The company seeking to build a controversial cell tower in Mashpee has filed a federal lawsuit against the Town of Mashpee.
Blue Sky Towers II, LLC filed the action November 13 in the US District Court for Massachusetts in Boston.
In the filing, Blue Sky alleges that the town of violated the Telecommunications Act of 1996 when the Mashpee planning board in October denied the company’s application for a 150-foot cell tower at the Fire Station 2 on Red Brook Road.
In addition to the town, the lawsuit names the Mashpee Planning Board and its individual members.
The Mashpee selectmen will discuss the litigation in executive session on Monday, according to an agenda for their regular meeting.
The tower, which would have brought cellular service to parts of southern Mashpee where service can be scant or nonexistent, has sparked controversy among residents for the better part of two years since Blue Sky was granted the project in 2017.
While some residents have cited public safety as a reason for building the tower, others have raised concerns about aesthetics and possible effects on property values.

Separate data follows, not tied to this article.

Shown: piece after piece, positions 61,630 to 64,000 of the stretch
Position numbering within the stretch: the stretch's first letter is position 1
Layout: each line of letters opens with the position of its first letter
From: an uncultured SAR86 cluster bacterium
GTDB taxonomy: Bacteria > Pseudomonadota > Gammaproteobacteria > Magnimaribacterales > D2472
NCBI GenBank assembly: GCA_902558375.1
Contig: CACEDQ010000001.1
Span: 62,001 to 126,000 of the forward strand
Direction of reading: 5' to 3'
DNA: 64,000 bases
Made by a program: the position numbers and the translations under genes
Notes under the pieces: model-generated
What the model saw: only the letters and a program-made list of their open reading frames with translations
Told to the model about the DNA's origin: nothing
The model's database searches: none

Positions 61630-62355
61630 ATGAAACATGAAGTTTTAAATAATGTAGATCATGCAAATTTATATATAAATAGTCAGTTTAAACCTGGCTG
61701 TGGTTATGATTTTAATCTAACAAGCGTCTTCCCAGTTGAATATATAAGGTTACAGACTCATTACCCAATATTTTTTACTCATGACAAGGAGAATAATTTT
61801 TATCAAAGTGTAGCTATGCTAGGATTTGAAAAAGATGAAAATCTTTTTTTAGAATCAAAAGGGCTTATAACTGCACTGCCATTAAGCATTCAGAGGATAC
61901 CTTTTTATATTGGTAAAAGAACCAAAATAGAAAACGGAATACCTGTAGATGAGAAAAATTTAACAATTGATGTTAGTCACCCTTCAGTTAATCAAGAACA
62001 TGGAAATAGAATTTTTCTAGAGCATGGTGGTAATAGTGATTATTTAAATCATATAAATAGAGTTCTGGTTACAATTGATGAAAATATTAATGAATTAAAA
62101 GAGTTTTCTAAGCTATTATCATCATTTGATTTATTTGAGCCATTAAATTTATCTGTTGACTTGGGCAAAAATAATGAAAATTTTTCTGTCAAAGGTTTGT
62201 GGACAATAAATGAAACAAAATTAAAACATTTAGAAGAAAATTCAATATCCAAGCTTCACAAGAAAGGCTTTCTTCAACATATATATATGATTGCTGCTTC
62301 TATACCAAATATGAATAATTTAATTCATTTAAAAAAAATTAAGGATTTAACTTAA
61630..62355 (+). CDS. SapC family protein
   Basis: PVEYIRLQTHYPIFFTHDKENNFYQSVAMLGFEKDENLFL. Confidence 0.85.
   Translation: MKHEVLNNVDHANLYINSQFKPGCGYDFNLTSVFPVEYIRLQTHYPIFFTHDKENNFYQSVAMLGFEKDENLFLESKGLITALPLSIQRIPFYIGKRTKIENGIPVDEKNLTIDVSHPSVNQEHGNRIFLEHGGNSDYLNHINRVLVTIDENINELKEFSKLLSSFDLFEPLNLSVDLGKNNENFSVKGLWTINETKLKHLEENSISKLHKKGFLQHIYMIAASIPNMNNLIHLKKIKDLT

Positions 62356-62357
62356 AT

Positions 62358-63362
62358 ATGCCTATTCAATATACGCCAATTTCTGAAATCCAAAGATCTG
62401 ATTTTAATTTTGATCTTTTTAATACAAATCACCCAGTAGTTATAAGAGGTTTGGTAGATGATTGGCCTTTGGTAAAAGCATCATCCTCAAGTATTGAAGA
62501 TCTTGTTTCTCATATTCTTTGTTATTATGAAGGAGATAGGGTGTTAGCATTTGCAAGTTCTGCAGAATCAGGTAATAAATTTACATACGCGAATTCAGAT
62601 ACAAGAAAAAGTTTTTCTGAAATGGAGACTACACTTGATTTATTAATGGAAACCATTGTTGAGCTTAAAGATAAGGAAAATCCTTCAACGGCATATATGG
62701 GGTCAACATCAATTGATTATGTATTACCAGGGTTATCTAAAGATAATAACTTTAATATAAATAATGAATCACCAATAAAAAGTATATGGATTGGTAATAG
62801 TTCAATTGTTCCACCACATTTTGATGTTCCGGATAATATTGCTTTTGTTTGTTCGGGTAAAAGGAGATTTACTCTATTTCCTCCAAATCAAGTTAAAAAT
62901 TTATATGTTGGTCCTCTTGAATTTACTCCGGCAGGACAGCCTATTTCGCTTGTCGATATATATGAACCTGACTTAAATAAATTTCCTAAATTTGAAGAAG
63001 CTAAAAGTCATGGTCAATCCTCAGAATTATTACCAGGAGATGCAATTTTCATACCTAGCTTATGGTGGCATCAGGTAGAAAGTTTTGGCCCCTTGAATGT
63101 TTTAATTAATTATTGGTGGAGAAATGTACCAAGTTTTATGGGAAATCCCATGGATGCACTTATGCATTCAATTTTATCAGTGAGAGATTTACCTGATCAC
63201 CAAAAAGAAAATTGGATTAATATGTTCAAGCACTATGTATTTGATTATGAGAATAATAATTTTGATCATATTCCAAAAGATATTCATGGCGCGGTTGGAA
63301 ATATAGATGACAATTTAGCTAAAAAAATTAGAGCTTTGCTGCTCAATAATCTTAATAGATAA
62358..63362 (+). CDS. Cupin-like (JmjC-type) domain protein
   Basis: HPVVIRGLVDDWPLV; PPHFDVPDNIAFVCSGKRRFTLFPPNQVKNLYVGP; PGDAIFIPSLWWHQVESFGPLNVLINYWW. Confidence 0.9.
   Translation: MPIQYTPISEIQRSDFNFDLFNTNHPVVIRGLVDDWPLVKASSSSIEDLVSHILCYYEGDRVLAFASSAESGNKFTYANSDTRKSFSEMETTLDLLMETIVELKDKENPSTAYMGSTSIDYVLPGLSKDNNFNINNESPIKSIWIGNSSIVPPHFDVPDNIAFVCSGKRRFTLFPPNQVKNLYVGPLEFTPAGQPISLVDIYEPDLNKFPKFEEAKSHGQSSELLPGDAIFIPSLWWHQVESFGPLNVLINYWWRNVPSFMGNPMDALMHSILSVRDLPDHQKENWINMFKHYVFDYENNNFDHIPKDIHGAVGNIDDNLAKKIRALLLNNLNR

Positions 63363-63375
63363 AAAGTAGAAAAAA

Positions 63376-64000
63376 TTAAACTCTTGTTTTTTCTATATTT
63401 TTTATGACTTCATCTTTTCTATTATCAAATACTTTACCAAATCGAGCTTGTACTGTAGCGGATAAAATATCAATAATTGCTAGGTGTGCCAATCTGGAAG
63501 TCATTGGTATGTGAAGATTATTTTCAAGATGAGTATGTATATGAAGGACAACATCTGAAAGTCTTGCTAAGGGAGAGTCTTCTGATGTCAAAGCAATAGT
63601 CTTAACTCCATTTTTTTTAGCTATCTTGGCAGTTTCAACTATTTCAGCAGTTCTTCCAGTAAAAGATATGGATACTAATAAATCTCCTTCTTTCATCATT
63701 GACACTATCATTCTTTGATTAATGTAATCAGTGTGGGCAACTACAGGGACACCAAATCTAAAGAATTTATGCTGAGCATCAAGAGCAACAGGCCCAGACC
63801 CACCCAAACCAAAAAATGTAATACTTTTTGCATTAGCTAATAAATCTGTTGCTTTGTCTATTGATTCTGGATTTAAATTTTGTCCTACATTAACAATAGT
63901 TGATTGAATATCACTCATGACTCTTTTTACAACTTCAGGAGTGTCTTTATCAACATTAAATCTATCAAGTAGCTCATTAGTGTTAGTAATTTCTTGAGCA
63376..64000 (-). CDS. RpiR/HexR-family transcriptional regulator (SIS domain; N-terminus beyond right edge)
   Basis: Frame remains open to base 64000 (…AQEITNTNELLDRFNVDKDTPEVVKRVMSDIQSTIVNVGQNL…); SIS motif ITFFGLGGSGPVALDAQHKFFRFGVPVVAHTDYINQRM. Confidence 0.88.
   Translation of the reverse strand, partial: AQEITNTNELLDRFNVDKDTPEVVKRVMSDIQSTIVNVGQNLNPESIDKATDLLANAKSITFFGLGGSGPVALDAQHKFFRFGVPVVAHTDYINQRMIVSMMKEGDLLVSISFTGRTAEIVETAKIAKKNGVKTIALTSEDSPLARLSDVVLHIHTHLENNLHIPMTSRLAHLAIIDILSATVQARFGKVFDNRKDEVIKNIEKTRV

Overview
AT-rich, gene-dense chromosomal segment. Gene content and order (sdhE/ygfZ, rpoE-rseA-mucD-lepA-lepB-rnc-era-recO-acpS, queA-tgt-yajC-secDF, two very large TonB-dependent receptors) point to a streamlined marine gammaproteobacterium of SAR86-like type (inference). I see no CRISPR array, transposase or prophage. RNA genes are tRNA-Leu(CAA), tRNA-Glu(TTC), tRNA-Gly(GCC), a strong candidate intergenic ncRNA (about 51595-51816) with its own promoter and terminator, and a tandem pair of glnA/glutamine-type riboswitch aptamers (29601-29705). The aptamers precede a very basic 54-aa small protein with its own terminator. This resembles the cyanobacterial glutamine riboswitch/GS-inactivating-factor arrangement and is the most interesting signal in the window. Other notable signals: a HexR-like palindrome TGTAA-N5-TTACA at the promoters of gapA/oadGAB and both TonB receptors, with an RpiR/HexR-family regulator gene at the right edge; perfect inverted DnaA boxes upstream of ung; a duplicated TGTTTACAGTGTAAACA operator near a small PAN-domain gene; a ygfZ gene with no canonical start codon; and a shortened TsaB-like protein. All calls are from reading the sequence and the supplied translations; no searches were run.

The contentious 3-2 decision by the planning board to reject the application was always likely to result in litigation. At the public hearing where the board issued its decision in October, planning board chair Mary Waygan stated, “we’ll likely be before a judge to explain it.”
In its decision, the board cited testimony and letters from residents concerned over the tower’s adverse impact upon the aesthetics, the possible detriment to property values of neighboring homes, Mashpee zoning bylaws, and an alleged failure by the developer to establish that less intrusive alternatives were not available.
In public hearings, the town’s fire chief and police captain called bringing better cell service and radio communication to southern Mashpee a matter of public safety.
Both public safety officials, as well as residents who spoke in favor of the tower during public hearings, pointed to a microburst which struck parts of southern Mashpee this summer, leaving about 2,000 homes without power, as evidence of the area’s need for better cell coverage.
A radio frequency engineer from Verizon estimated that the tower would bring cell coverage to some 1,400 residents.
The cell tower project has previously received a green light from the Cape Cod Commission.
The project also passed the zoning board of appeals, though that decision was later appealed to Barnstable Superior Court.